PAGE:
Rivke Savich Golomb
Rivke Savich Golomb was an educator and Yiddishist who taught at Jewish schools in Warsaw, Palestine, Canada, and Mexico over the course of her career. Born in Vilna, she decided to become a teacher of Jewish studies after World War I. In 1929 she met and married Abraham Golomb. The newlyweds immigrated to Palestine, but after realizing Yiddish had no future there, they immigrated to Canada in 1939. Five years later they were invited to Mexico. Rivke became a teacher at and Abraham became the principal of Colegio Israelit de Mexico. After the Golombs were attacked for their anti-Zionism, they established Nuevo Colegia Israelita I. L Peretz. The school’s philosophy was “golombist” in that it saw Yiddishkait not as a religion but as humanism in a Jewish world.
“Golombism,” Rivke and Abraham Golomb’s ideology, came to the fore in Jewish education in Mexico with the founding of El Nuevo Colegio Israelita de Mexico I. L Peretz in 1950. The couple had many followers not only in Mexico but also in Europe, Israel and Canada. In 1946 they founded the Seminar le-Morim (Teachers’ Seminar) where they taught the first generations of teachers in Jewish education in Mexico. Rivke Golomb taught practical pedagogy and “geshikhte fun yidisher dertsiung” (History of Jewish Education).
Family & Education
Rivke Savich, second of four children, was probably born in a village near Vilna on May 5, 1905. Her mother died in a typhus epidemic when Rivke was only fifteen. Her father, Yosef Savich, a farmer, fought in the Tsar’s army against the Japanese (1904–1905) and his loyalty to the country led him to participate in World War I, when he was taken prisoner by the Germans.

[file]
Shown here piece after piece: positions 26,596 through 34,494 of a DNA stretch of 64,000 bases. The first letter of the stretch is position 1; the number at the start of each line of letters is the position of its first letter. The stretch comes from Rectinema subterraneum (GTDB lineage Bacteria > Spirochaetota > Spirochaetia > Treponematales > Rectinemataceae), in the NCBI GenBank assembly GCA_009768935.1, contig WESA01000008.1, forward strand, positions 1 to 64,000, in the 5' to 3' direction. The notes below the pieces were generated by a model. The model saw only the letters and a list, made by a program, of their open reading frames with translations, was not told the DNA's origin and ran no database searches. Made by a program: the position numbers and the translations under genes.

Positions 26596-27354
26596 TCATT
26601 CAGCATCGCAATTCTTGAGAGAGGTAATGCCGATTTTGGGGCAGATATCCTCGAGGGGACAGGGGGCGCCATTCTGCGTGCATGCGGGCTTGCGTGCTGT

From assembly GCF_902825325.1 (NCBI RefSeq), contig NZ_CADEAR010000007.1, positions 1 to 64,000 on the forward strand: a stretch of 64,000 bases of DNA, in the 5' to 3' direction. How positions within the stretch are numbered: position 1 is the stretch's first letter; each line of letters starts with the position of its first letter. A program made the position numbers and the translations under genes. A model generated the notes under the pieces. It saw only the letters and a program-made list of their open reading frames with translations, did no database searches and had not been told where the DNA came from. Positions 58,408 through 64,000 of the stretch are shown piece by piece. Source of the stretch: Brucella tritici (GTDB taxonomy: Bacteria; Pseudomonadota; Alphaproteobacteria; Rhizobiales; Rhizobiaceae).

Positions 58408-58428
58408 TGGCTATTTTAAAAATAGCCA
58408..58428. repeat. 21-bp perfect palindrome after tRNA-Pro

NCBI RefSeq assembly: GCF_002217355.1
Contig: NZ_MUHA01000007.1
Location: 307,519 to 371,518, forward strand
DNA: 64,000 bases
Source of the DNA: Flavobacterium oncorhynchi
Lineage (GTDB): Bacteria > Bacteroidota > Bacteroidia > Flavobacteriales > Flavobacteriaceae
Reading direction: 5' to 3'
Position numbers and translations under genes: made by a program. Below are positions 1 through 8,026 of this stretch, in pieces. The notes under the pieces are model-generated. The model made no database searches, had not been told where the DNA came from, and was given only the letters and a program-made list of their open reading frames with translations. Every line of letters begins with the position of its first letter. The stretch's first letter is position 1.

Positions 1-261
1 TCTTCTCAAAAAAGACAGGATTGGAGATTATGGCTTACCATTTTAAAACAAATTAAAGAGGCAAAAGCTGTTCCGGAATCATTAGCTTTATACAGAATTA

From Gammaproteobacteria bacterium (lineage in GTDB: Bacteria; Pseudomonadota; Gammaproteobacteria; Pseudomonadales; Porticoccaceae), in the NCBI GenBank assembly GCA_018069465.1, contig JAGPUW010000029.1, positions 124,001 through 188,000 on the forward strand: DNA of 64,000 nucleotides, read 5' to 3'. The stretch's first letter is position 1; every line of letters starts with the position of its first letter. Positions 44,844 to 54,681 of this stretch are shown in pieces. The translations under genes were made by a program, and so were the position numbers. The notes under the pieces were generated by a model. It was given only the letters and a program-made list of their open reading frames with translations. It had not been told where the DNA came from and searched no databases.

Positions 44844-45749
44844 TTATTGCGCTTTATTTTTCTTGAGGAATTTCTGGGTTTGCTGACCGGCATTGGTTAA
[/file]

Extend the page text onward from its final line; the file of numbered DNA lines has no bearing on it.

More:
Rivke’s early studies were in a heder, where she was the only girl pupil. Her “rebbe” urged her to seek out new knowledge everywhere, “to study with pleasure and to search for the divine.” She later alleged that if she was able to achieve anything in education it was because the “rebbe,” her first teacher, was an extraordinary pedagogue. Her formal studies were at a German school in Vilna. At the end of World War I she decided to become a teacher of Jewish studies and indeed dedicated her entire life to this task. In 1927 she studied at the Yidisher Lehrer Seminar in Vilna and after matriculating from the seminary taught for one year in Warsaw. It was at the seminary that she met the principal, Abraham Golomb (1885-1982), whom she married in 1929. Their only son, Berl, was born in 1930.
Palestine, Canada, & Mexico
As newlyweds the Golombs emigrated to Palestine where Rivke taught from 1931 to 1932 at Mikve Israel and from 1933 to 1939 in the Ben Shemen Youth Village. During this time she published articles in Em ve-Yeled (Mother and Child). When the Golombs realized that Yiddish had no future in Palestine they decided to go to Winnipeg (Canada) where they were invited to establish a school. Rivke taught from 1939 to 1944 at the I. L. Peretz School while also participating in community activities.
Abraham’s international reputation as a Yiddishist educator led to the couple’s being invited to Mexico, where Abraham Golomb served from 1944 to 1949 as principal of the Colegio Israelita de Mexico, Mexico City’s first private and secular Jewish educational institution, founded in 1924. Rivke became a teacher at the school.
Abraham Golomb’s fanatical advocacy of Yiddish and his somewhat bellicose nature led him into numerous conflicts with those who did not share his views. He even went so far in his anti-Zionism as to forbid Keren Kayemet (Jewish National Fund) collection boxes to be brought into the school on the grounds that “education should not have any taint of politics.” Rivke, who always supported him, argued that zedakah (charity) should be taught as a A biblical or rabbinic commandment; also, a good deed.mitzvah, but that no political party should be its beneficiary.